radio in the united states of america. she is a regular fox news contributor and the principal substitute host on "the o'reilly factor," she is the number one "new york times" best selling author of five books, including the obama diaries, shut up and sing, and, of course, her current new smash hit that you must buy if you haven't already, of the i zing. ladies and jump a repressive, extraordinary laura anger him -- laura ingram. [applause] >> how are you? chris plante is awesome. i love them. he's a great guy, great radio host and in washington, d.c. institution, and i'm delighted that i feel like i'm your among a lot of friends. and in an incredible, and in a beautiful environment and also in an interesting election season to say the least. our first award for the evening is -- wait, before we get to the. i had to start off wit with a je or can i start off with a joke? joe biden. sorry, that's a joke. followed up by another joke. nancy pelosi. oh, sorry. as an ardent practicing catholic. sorry. i was told by my friends at sun not like that i do the best nancy pelosi impersona
riders on an international system that the united states has essentially created and that they will continue to develop their economy and their military capabilities along those lines. now, they specifically identify certain threats that they need to address, and i'll talk about those subsequently, but by and large, they see the environment as relatively stable and that they need to take advantage of that. secondly, another way of skinning this cat is looking at the party's guidance to the military. what is the party saying to the military in terms of how you need to prepare? the party has increasingly been making statements about the strategic guidance it needs to make to the party. and if you look at what the party has been directing to the military, that, to me, does not suggest significant change. for example, the party has been arguing that the military needs to continue to professionalize itself, it needs to improve its capabilities to meet certain threats that the party's facing, it needs to -- the military needs to face certain threats further afield to pr
health care costs. the united states spends about twice as much per capita on health care as other countries. we are about summer between 30th and 40th in the quality of care we provide, according to the world health organization. and it shouldn't be that way because we do have some of the most skilled doctors and researchers here. and so with medicare for all we guarantee access to care, and we allow patients to choose their doctors, to choose their hospitals and then we really have patient choice and a free market where doctors are competing to do better and nurses are competing to do better. >> moderator: next question. today in his u.s. senate candidate at indiana's richard mourdock apologized for offending anyone forcing pregnancies from rape or something that god intended to happen. the accused democrats or distorting his comments, but even is today commenting the memo issue for voters, the campaign ads in this race were some $6 million will be spent in television advertising have focused on positions on abortion or when does life begin, women's reproductive rights. why is th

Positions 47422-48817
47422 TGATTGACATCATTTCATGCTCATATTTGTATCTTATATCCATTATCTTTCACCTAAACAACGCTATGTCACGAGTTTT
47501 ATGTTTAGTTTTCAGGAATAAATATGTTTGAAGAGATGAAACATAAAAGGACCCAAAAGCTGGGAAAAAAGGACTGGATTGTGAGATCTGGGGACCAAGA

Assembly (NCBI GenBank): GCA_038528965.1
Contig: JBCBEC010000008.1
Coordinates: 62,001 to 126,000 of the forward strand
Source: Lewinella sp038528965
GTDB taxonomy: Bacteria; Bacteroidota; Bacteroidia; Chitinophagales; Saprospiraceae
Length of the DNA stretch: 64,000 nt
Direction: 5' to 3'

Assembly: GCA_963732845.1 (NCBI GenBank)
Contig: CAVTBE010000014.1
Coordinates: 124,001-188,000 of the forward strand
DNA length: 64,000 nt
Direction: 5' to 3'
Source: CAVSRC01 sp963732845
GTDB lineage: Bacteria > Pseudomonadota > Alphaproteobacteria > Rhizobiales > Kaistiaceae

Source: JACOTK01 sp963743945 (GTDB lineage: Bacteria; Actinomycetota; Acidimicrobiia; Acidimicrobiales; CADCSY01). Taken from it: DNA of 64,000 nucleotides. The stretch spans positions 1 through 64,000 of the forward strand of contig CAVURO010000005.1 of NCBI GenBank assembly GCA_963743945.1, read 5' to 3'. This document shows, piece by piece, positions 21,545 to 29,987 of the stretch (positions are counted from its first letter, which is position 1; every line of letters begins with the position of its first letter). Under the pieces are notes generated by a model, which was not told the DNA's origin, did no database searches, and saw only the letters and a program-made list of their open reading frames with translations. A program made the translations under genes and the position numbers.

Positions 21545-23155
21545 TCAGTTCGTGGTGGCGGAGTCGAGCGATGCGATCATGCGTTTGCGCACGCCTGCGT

to have all you folks here. unions in the united states are a dying thing really. is something like 12% of the private workforce. their last bastion of is the public sector, so with the loss of their membership, their influence obviously with wayne. how long the see the unions remain a potent political force and are they even still that strong nowadays when you have scott brown -- sorry, scott walker in wisconsin able to defeated them a couple of times. in ohio they did take some hits. curious as to hear your view. >> on the future i can't really say. i can just go back to 2010 where three of the top five spending outside groups were unions. that was reported in "the wall street journal" and i think there's a whole slew of research to back out of. maybe not on television but in other ways the unions spend money. at this point they're very strong stomach look, like any other -- >> look like any other sector, they would have a problem, and i think that's the case for everything, for everybody, or a company. to have to think about new and unique ways of getting at the heart of what they c